At Bösing (Bazin, today Pezinok, Slovakia), it was charged that a nine-year-old boy had been bled to death, suffering cruel torture; thirty Jews confessed to the crime and were publicly burned. The true facts of the case were disclosed later, when the child was found alive in Vienna. He had been taken there by the accuser, Count Wolf of Bazin, as a means of ridding himself of his Jewish creditors at Bazin.

Fresco in St Paul's Church in Sandomierz, Poland, depicting blood libel

At Rinn, near Innsbruck, a boy named Andreas Oxner (also known as Anderl von Rinn) was said to have been bought by Jewish merchants and cruelly murdered by them in a forest near the city, his blood being carefully collected in vessels. The accusation of drawing off the blood (without murder) was not made until the beginning of the 17th century, when the cult was founded. The older inscription in the church of Rinn, dating from 1575, is distorted by fabulous embellishments  for example, that the money paid for the boy to his godfather turned into leaves, and that a lily blossomed upon his grave. The cult continued until officially prohibited in 1994, by the Bishop of Innsbruck.[30]

On 17 January 1670 Raphael Levy, a member of the Jewish community of Metz, was executed on charges of the ritual murder of a peasant child who had gone missing in the woods outside the village of Glatigny on 25 September 1669, the eve of Rosh Hashanah.[31]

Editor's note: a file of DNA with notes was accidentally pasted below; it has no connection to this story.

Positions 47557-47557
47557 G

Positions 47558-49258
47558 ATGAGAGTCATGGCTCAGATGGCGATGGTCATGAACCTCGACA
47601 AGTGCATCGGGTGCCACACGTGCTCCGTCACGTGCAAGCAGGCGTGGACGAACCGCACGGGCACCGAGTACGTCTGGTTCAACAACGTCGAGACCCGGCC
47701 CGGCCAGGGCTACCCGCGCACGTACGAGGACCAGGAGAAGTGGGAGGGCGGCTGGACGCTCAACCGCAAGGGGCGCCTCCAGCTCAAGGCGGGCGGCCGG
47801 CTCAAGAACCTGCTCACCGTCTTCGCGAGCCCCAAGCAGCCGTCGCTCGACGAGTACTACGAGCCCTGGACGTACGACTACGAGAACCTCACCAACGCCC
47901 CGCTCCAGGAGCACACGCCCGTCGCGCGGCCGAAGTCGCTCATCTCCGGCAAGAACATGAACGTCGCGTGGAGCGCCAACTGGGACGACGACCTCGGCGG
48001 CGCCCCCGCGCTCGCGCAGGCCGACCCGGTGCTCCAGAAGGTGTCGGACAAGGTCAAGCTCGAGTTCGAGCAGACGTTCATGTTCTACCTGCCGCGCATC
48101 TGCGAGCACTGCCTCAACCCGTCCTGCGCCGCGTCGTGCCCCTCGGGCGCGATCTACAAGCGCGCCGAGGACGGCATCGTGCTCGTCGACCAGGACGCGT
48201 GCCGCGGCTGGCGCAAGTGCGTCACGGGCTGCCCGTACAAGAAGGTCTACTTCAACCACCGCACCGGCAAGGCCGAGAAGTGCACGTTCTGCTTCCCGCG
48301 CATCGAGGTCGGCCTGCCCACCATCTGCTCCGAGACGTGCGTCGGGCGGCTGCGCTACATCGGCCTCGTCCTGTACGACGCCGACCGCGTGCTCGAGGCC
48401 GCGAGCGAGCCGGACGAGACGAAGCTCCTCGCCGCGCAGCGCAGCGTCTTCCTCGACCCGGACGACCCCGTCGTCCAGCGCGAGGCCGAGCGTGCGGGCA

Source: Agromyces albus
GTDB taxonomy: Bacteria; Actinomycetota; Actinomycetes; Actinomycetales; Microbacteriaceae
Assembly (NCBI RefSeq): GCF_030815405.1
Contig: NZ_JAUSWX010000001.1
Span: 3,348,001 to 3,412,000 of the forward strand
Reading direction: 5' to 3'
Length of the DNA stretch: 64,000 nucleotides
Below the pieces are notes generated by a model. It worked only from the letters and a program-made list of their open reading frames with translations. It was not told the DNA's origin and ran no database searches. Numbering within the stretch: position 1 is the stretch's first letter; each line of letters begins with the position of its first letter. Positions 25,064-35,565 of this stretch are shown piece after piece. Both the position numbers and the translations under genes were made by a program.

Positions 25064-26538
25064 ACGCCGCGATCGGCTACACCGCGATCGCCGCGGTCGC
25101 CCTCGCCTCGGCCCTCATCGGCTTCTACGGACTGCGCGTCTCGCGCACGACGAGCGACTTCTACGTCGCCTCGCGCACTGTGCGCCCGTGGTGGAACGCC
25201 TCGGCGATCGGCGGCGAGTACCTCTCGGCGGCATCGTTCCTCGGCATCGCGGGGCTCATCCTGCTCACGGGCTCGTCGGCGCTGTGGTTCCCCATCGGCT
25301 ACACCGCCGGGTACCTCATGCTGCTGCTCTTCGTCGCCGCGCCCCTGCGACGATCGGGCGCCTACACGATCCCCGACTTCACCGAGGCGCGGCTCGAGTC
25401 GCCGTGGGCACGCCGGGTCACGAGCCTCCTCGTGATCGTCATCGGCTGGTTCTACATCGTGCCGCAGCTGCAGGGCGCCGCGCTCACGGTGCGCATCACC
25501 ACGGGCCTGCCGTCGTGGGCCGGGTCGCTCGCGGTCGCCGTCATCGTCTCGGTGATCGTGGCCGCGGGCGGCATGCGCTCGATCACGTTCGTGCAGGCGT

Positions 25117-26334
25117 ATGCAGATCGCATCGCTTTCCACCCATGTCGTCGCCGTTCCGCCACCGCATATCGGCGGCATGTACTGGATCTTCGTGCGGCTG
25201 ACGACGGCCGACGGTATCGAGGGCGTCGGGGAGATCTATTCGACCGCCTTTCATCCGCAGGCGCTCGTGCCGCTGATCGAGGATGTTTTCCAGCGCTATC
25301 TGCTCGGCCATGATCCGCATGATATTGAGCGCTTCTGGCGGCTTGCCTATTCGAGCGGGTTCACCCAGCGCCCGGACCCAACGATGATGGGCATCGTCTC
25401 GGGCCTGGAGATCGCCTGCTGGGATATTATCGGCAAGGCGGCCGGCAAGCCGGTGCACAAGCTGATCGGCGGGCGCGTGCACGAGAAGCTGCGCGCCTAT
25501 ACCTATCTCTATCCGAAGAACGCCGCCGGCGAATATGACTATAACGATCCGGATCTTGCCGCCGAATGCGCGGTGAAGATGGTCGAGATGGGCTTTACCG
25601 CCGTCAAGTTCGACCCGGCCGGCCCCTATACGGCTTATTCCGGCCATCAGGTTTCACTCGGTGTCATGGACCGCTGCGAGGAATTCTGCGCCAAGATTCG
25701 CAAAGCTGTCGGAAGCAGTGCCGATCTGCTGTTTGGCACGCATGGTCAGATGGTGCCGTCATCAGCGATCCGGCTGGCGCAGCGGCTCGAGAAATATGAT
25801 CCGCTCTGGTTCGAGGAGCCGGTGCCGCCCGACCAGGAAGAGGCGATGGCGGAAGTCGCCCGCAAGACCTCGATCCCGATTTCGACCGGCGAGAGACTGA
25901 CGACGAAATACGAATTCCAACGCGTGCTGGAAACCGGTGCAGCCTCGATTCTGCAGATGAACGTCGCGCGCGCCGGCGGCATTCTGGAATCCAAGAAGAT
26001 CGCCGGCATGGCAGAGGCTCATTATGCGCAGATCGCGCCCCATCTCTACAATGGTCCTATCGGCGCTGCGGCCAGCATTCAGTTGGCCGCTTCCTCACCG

19th century

The only child-saint in the Russian Orthodox Church is the six-year-old boy Gavriil Belostoksky from the village Zverki. According to the legend supported by the church, the boy was kidnapped from his home during the holiday of Passover while his parents were away. Shutko, who was a Jew from Białystok, was accused of bringing the boy to Białystok, poking him with sharp objects and draining his blood for nine days, then bringing the body back to Zverki and dumping it at a local field. A cult developed, and the boy was canonized in 1820. His relics are still the object of pilgrimage. On All Saints Day, July 27, 1997, the Belorussian state TV showed a film alleging the story is true.[32] The revival of the cult in Belarus was cited as a dangerous expression of antisemitism in international reports on human rights and religious freedoms[33][34][35][36][37] which were passed to the UNHCR.[38]

20th century and beyond

Antisemitic flier in Kiev, 1915: "Christians, take care of your children!!! It will be Jewish Passover on March 17."
Painting of blood libel in Sandomierz Cathedral

Views of the Catholic Church

The attitude of the Roman Catholic Church towards these accusations and the cults venerating children supposedly killed by Jews has varied over time. The Papacy generally opposed them, although it had problems in enforcing its opposition.